Thursday, February 28, 2013
At times it felt all too real, so it actually became hard to respond to it as a performance.
The show really starts before it starts... everyone you see is playing a part and none of them really break character at any point, even after the show is "over".
And it really felt like we'd wandered down a back alley (which we literally had, since it takes place right at the end of Porters Lane just off Pultney Street) and been whisked into this slightly nightmarish, fairly creepy reality.
A hulking brute takes your tickets... drinks and popcorn are available from a young man who has an air of sideshow alley about him... the young ringmaster in his somewhat ill-fitting suit simpers and smiles and greets the audience, promenading one of his equally young performers on his arm.
But even before you enter the dead end alley to take one of the collection of mismatched and orphaned chairs you can see that there are cracks in this already unhinged and slightly dangerous world.
And as the show progresses those cracks get wider and wider as the ringmaster shows his true colours and the four female performers rebel, acquiesce, and suffer through his abuse.
That's actually what made it really, really hard to watch.
If the performers had been equally male and female it might not have been so bad... but to watch what is essentially the circus equivalent of domestic violence made the ringmaster from a simpering buffoon into a loathsome character and I think caused a number of people in the audience to feel uncomfortable.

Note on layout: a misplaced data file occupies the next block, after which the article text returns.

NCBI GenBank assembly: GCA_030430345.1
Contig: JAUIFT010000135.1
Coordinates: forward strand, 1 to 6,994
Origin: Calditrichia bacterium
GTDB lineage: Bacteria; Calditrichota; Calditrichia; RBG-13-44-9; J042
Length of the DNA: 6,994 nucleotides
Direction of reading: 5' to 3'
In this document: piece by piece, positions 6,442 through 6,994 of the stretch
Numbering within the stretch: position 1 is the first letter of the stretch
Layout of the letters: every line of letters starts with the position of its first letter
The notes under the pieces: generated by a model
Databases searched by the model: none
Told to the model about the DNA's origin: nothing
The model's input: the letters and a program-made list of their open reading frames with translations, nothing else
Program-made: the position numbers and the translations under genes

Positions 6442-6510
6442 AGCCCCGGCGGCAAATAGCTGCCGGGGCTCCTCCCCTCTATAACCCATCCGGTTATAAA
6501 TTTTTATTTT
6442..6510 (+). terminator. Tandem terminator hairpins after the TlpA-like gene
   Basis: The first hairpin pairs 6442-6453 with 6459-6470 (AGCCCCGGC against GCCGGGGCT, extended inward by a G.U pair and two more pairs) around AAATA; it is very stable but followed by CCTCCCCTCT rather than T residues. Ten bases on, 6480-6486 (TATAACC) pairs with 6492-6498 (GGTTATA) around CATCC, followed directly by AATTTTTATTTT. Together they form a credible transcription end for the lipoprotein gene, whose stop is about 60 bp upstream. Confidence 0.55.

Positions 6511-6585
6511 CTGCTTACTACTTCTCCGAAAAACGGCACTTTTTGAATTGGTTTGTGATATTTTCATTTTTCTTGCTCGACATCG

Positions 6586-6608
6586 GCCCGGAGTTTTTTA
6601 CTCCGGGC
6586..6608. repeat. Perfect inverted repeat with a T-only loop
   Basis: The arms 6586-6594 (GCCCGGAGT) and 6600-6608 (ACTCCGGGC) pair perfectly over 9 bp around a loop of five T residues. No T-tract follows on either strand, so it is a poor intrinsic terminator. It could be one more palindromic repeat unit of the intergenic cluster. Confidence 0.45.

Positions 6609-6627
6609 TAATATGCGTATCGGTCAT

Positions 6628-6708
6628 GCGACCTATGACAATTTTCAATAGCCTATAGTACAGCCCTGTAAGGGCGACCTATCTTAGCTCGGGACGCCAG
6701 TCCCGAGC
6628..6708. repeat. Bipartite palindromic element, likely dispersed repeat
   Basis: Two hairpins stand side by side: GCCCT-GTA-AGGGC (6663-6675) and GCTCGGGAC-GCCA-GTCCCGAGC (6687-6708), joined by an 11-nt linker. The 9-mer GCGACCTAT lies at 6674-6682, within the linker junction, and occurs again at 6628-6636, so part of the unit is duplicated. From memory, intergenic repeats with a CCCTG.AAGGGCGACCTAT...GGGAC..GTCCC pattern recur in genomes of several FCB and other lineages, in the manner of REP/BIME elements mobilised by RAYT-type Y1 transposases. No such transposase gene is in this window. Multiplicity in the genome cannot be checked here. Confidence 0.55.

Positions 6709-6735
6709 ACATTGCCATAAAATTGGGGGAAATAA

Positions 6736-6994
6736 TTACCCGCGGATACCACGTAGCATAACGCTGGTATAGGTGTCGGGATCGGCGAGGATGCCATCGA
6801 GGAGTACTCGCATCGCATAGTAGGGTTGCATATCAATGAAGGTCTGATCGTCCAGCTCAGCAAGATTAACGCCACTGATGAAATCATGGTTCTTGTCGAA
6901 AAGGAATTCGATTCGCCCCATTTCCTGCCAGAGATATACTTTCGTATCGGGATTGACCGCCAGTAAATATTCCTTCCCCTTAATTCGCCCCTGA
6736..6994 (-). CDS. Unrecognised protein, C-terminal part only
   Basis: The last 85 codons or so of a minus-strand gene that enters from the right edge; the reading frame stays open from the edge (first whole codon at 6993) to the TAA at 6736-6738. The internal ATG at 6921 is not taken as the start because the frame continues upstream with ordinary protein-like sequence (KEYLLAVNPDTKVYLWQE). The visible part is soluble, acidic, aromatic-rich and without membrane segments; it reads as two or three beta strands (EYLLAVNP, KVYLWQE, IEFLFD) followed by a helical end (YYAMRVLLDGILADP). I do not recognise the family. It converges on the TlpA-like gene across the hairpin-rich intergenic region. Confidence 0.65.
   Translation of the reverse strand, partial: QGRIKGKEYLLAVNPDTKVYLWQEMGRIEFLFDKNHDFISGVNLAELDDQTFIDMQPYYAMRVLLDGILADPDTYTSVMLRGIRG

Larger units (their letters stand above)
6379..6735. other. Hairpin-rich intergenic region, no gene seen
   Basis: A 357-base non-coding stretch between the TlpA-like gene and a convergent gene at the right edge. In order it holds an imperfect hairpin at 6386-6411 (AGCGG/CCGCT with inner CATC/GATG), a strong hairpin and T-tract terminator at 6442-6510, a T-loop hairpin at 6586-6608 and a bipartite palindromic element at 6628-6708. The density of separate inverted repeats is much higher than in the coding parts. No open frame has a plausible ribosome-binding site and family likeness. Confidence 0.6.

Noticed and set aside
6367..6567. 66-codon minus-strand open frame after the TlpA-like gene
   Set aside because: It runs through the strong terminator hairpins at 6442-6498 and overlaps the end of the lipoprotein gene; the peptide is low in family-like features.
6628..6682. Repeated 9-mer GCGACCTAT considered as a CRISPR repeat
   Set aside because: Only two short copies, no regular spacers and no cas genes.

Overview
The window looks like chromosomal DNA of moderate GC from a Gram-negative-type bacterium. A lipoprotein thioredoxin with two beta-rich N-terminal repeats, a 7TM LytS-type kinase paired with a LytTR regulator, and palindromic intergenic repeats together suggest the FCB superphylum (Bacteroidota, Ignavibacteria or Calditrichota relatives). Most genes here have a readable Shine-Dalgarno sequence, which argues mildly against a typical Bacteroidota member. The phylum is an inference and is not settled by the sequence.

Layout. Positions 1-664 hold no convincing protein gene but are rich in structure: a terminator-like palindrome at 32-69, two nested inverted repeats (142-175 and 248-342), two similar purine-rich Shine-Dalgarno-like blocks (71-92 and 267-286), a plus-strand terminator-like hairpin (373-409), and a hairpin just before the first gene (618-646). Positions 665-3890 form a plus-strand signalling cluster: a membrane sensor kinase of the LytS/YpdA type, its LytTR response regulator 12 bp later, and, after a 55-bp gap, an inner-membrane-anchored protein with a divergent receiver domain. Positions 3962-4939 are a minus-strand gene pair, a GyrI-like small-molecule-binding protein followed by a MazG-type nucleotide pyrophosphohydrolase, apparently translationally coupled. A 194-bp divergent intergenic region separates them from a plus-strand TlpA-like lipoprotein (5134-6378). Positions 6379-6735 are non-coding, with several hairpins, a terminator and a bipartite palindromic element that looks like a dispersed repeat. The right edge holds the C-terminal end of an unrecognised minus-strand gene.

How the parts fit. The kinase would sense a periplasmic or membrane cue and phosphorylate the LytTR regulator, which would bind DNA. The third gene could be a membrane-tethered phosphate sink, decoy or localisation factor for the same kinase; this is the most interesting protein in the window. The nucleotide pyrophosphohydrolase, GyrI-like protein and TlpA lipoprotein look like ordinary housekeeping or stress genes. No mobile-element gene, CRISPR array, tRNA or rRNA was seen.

I know that there was one point where an older lady in the audience boo'ed the ringmaster after he'd done something particularly horrible, and I did join in, although we were the only two.
It felt wrong to just sit there as an observer... not interceding when young women are clearly being abused.
And without spoiling the end... I did feel conflicted about clapping at the end... while we'd seen a lot of good circus performance, it felt like we were somehow showing approval for the abuse and the finale of the show.
It also ends up being more about that darker story than it does about the circus performances. There are times when your eye is more drawn to the argument going on behind the performer than the performer themselves, which is a little bit counterproductive at times.
It was also a shame because while a lot of the circus tricks feel fairly basic (I'm not saying they're not difficult, but something about them makes them feel easier than they actually are) a number of them are performed incredibly well.
I'm not completely sure whether the storyline was used to cover up for somewhat fumbled tricks or if the tricks are fumbled on purpose, which would be the more difficult of the two.
Stepping outside the world of the story, there was some trouble with the sound system (which I think pretty much consists of a CD, an iPod and a speaker) where the music was distorting.
And some of the story of the relationships between the four female characters got a bit lost/confused at times... like why was the blonde in the red dress so angry at the juggling girl?
An interesting look into relationships both inside and outside of the world of circus, although one that could probably do with some work-shopping and refining by the young cast, because it has the potential to be something really powerful if they can just boil down what they want to say and what the best way to say it is.